Statement of LCWR Officials Regarding Meeting with the Congregation for the Doctrine of the Faith

Issued by: Sister Carol Zinn, SSJ; Sister Sharon Holland, IHM; Sister Florence Deacon, OSF; and Sister Janet Mock, CSJ

For immediate release
May 8, 2014

[Silver Spring, MD] Over the past several days, there has been much public commentary on the opening remarks of Cardinal Gerhard Müller, Prefect of the Congregation for the Doctrine of the Faith to the Presidency of the Leadership Conference of Women Religious (LCWR) at their annual meeting April 30, 2014. In a public statement after the promulgation of the Cardinal’s beginning remarks, in separate releases, both Archbishop J. Peter Sartain, archbishop delegate overseeing the implementation of the CDF mandate, and the LCWR Presidency affirmed the accuracy of the Cardinal’s remarks and commented on the positive conversation that followed. For LCWR, this conversation was constructive in its frankness and lack of ambiguity. It was not an easy discussion, but its openness and spirit of inquiry created a space for authentic dialogue and discernment.

The meeting with CDF must be viewed within the context of LCWR’s entire visit to Vatican dicasteries. In our first visit on April 27 to the Pontifical Council for Social Communications, Monsignor Paul Tighe, Secretary, shared that Pope Francis insists upon creating, as part of the New Evangelization, a culture of encounter, marked by dialogue and discernment. We experienced this culture of encounter in every Vatican office we visited in the Curia, an encounter marked by genuine interaction and mutual respect.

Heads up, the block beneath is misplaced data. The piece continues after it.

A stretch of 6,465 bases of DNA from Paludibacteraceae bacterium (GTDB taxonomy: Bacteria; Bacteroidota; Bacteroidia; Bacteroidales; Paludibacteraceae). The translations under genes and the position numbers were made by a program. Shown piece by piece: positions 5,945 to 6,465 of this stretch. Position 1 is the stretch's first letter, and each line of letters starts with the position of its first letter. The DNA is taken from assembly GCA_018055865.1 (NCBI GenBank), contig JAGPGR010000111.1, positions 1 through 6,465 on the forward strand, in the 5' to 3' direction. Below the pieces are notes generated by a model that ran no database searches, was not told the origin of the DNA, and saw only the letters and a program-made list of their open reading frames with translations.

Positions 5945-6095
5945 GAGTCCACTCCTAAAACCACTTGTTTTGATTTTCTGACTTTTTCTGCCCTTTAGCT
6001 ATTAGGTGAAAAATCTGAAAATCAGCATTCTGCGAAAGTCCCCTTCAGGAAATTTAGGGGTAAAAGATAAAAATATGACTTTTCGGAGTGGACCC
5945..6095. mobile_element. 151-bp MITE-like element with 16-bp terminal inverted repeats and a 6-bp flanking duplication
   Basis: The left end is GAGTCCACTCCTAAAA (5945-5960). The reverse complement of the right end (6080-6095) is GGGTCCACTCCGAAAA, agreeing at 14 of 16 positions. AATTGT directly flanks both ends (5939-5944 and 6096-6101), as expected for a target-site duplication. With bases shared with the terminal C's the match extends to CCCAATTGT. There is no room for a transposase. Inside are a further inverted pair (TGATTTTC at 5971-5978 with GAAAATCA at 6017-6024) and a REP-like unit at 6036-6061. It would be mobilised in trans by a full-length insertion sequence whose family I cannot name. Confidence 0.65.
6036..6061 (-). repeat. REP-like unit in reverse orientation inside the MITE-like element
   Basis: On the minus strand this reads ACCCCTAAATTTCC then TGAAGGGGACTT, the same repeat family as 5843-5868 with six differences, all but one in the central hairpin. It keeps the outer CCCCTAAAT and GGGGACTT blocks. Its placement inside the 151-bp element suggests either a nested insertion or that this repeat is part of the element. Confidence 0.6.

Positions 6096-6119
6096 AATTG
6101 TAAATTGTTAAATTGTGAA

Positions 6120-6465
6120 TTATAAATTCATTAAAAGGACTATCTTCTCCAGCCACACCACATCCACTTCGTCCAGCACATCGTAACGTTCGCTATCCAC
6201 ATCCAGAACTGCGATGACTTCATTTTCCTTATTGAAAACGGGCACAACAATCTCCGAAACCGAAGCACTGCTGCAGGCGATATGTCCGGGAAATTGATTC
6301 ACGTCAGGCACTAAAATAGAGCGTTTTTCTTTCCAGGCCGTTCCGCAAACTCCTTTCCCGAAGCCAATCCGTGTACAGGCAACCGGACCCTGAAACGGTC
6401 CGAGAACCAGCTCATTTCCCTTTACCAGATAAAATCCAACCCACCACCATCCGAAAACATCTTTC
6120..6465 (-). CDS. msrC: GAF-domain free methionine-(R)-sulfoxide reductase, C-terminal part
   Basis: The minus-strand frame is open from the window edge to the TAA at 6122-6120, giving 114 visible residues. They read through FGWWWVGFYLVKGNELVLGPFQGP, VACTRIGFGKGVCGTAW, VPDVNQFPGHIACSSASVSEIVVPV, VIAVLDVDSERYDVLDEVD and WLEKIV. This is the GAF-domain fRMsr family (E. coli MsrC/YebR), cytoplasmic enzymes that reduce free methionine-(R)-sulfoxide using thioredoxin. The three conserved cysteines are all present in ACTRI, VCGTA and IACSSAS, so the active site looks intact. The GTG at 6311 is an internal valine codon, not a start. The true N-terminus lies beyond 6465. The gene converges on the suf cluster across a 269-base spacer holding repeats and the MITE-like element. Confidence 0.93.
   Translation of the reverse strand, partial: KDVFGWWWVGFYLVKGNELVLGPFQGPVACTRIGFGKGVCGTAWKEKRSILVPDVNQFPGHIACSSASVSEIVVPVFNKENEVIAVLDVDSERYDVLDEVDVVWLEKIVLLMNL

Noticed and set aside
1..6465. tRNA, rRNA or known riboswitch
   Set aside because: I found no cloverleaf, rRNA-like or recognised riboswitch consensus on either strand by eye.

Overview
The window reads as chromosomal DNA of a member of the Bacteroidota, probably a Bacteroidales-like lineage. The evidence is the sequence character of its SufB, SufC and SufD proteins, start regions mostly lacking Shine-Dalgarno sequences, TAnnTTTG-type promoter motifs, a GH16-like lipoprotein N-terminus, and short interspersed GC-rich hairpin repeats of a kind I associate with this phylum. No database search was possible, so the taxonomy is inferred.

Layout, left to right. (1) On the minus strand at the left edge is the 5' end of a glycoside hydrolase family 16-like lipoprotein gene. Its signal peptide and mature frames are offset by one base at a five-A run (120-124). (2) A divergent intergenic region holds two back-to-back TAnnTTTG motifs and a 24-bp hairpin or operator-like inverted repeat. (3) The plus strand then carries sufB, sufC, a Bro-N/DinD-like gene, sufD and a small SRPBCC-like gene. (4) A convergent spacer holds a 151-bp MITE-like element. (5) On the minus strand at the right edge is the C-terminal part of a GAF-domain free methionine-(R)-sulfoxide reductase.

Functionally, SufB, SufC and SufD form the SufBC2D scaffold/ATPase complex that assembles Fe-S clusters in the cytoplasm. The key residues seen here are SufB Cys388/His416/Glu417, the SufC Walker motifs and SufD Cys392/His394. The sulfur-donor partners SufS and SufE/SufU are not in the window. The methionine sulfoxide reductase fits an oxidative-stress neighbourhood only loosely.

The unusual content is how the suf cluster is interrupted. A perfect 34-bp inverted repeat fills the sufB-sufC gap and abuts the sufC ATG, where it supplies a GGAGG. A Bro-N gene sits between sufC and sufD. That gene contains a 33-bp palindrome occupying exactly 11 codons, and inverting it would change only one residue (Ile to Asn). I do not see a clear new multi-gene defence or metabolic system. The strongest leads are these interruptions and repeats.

We also experienced the Church Universal as we learned about the many international meetings the Holy Father has convened and is planning to convene, addressing global issues like the economy, environment, family life, hunger, poverty, water, violence, trafficking, and the desire to engage all people – the young, the old, the rich, the poor in communion, working together for the common good of the planet. We felt the energy flowing from these initiatives which are not new for the Vatican but have a renewed sense of urgency and possibility.

In our meetings at CDF, LCWR was saddened to learn that impressions of the organization in the past decades have become institutionalized in the Vatican, and these institutionalized perceptions have led to judgments and ultimately to the doctrinal assessment. During the meeting it became evident that despite maximum efforts through the years, communication has broken down and as a result, mistrust has developed. What created an opening toward dialogue in this meeting was hearing first-hand the way the CDF perceives LCWR. We do not recognize ourselves in the doctrinal assessment of the conference and realize that, despite that fact, our attempts to clarify misperceptions have led to deeper misunderstandings. This is a very complex matter, yet LCWR was heartened by the attempt of both CDF and LCWR to find a way through that honors the integrity and mission of both offices.

Passion for all that the Church can be deepens our commitment to stay at the table and talk through differences. We want to be part of the universal Church rooted in the Gospel, a Church that hears the cry of the poor and is united in its response. At the same time, we cannot call for peace-making in Syria, the Middle East, in South Sudan, unless we too sit at tables with people who hold varying views and work patiently and consistently for a genuine meeting of minds and hearts.

In some ways, for LCWR, nothing has changed. We are still under the mandate and still tasked with the difficult work of exploring the meaning and application of key theological, spiritual, social, moral, and ethical concepts together as a conference and in dialogue with the Vatican officials. This work is fraught with tension and misunderstanding. Yet, this is the work of leaders in all walks of life in these times of massive change in the world.

At our meeting with the CDF officials, we experienced a movement toward honest and authentic conversation on some of the matters that lie at the heart of our faith and our vocation. We have come to believe that the continuation of such conversation may be one of the most critical endeavors we, as leaders, can pursue for the sake of the world, the Church, and religious life.

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